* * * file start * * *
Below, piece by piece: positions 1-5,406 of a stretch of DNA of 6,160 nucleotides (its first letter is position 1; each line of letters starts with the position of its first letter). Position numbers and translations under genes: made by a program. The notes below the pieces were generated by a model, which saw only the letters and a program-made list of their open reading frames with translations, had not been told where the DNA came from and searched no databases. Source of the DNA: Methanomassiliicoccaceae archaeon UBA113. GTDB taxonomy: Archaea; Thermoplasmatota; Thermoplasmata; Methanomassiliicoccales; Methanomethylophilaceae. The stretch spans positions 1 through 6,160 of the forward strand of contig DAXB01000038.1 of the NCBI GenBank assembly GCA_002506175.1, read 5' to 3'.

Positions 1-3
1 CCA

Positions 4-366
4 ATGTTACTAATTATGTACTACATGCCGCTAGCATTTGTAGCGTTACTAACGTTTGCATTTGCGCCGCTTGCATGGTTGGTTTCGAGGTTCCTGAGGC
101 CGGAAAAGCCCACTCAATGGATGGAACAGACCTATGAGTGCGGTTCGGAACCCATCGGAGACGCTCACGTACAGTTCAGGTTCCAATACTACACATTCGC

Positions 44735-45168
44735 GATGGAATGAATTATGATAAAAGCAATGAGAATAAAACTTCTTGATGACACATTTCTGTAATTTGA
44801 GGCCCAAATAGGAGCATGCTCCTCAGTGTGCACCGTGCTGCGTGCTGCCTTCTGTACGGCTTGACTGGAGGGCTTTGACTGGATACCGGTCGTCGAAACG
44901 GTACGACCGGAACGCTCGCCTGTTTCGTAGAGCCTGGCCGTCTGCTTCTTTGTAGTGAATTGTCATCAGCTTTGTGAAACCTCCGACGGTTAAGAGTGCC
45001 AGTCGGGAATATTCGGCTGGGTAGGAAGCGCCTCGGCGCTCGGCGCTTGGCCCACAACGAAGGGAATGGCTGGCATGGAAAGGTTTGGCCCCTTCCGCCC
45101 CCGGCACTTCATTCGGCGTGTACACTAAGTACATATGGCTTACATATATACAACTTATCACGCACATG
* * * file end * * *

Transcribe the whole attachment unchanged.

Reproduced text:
Below, piece by piece: positions 1-5,406 of a stretch of DNA of 6,160 nucleotides (its first letter is position 1; each line of letters starts with the position of its first letter). Position numbers and translations under genes: made by a program. The notes below the pieces were generated by a model, which saw only the letters and a program-made list of their open reading frames with translations, had not been told where the DNA came from and searched no databases. Source of the DNA: Methanomassiliicoccaceae archaeon UBA113. GTDB taxonomy: Archaea; Thermoplasmatota; Thermoplasmata; Methanomassiliicoccales; Methanomethylophilaceae. The stretch spans positions 1 through 6,160 of the forward strand of contig DAXB01000038.1 of the NCBI GenBank assembly GCA_002506175.1, read 5' to 3'.

Positions 1-3
1 CCA

Positions 4-366
4 ATGTTACTAATTATGTACTACATGCCGCTAGCATTTGTAGCGTTACTAACGTTTGCATTTGCGCCGCTTGCATGGTTGGTTTCGAGGTTCCTGAGGC
101 CGGAAAAGCCCACTCAATGGATGGAACAGACCTATGAGTGCGGTTCGGAACCCATCGGAGACGCTCACGTACAGTTCAGGTTCCAATACTACACATTCGC

Positions 44735-45168
44735 GATGGAATGAATTATGATAAAAGCAATGAGAATAAAACTTCTTGATGACACATTTCTGTAATTTGA
44801 GGCCCAAATAGGAGCATGCTCCTCAGTGTGCACCGTGCTGCGTGCTGCCTTCTGTACGGCTTGACTGGAGGGCTTTGACTGGATACCGGTCGTCGAAACG
44901 GTACGACCGGAACGCTCGCCTGTTTCGTAGAGCCTGGCCGTCTGCTTCTTTGTAGTGAATTGTCATCAGCTTTGTGAAACCTCCGACGGTTAAGAGTGCC
45001 AGTCGGGAATATTCGGCTGGGTAGGAAGCGCCTCGGCGCTCGGCGCTTGGCCCACAACGAAGGGAATGGCTGGCATGGAAAGGTTTGGCCCCTTCCGCCC
45101 CCGGCACTTCATTCGGCGTGTACACTAAGTACATATGGCTTACATATATACAACTTATCACGCACATG